In yesterday's column, the Explainer asked readers about their experiences with airport security outside the United States. So, do you have to take out your laptop when you're in another country?
Not very often. Quite a few readers report being castigated for taking out their computers unnecessarily. (One quoted an airport guard in the U.K.: "That's the easiest way to spot an American.") Here's a summary of the results, based on the first few hundred responses.
North America: Laptop screening is routine throughout Canada, where security personnel often swab computers for traces of explosives. (In some cases, you don't have to take out your laptop until after your bag goes through the X-ray machine.) Passengers at Canadian airports are sometimes asked to turn on their computers.
Europe: Very few countries in the EU require special screening for laptops. In general, you're more likely to be asked to take out your computer for trips to the U.S. than for trips within Europe. Readers report that checkpoints in Ireland tend to be very scrupulous, however, as are those in Belgium. Travelers report being asked to remove their computers from time to time in Austria, the Netherlands, Greece, and England. (Among the London airports, Heathrow tends to be stricter than Gatwick.) In the late 1990s, says one reader, German security asked to weigh his laptop to see if it matched manufacturer standards.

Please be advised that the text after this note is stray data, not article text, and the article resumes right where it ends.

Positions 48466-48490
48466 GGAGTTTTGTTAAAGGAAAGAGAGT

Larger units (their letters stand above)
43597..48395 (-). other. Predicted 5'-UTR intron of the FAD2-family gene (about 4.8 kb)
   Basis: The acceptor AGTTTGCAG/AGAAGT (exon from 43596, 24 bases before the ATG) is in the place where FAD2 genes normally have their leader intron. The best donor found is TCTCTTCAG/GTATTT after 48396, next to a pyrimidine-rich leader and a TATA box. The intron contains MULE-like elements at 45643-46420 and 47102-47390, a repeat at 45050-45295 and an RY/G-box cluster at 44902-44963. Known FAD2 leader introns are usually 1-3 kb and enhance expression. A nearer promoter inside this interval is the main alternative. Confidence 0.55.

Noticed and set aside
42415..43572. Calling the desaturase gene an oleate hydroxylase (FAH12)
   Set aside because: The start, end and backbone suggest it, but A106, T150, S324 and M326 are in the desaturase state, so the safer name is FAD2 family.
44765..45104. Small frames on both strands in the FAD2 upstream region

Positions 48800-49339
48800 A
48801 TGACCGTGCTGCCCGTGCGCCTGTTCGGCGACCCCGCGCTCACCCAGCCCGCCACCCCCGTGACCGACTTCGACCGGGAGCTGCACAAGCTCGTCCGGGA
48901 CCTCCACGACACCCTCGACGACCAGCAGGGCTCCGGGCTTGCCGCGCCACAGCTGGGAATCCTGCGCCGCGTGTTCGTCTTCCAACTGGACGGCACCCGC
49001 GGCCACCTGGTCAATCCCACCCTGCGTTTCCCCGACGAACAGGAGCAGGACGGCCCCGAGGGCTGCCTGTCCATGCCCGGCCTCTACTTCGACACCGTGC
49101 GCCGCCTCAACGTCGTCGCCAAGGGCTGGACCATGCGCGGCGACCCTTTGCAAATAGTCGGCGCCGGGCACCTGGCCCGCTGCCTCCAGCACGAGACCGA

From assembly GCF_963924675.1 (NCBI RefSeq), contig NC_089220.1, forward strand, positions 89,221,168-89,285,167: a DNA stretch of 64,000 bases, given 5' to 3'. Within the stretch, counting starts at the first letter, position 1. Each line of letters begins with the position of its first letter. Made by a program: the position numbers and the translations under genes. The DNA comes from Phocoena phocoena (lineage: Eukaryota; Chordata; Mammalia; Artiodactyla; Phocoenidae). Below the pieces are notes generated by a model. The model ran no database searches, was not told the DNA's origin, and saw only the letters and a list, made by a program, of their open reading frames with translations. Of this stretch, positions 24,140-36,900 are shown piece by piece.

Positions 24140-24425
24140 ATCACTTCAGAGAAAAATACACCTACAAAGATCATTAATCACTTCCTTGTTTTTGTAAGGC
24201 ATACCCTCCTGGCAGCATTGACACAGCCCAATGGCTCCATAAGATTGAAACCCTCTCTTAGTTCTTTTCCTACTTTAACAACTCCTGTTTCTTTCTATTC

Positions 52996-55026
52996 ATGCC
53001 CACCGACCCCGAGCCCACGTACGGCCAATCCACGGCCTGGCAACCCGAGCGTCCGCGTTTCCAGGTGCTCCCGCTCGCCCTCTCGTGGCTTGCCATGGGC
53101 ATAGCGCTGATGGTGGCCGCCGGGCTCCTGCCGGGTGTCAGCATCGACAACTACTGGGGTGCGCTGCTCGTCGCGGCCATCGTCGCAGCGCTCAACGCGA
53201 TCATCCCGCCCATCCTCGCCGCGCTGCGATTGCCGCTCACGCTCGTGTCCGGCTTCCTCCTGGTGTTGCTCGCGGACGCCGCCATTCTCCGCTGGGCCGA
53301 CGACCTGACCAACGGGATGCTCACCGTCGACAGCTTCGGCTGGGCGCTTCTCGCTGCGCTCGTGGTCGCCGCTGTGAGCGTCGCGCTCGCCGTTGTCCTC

Asia: The Explainer's reader survey indicates that checkpoints in Japan seem to ask fewer than half of all passengers to remove and power up laptops. Other Asian countries are much more lax, and almost never give special attention to computers. Even Indonesia, which has been hit by a rash of terrorist bombings in the past few years, seems not to inspect laptops. According to one reader, India requires four separate security screenings for domestic flights to Kashmir, and that guards confiscate the batteries for all electronic devices for the duration of the flight.
Australia and New Zealand: Australia requires the removal of laptops in most cases. (A few years ago, you had to take out your batteries, too.) Airports in New Zealand sometimes ask passengers to turn on their computers and load up "Microsoft Word or something similar."
Middle East: Airports in the Middle East rarely ask travelers to take out their computers. Readers gave mixed accounts of the procedures in Israel: About half said they sailed right through the checkpoints with their laptops securely in their carry-on baggage.
Readers report no special screening for laptops in Latin America, the Caribbean, and Africa.
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Explainer thanks everyone who wrote in with their travel experiences.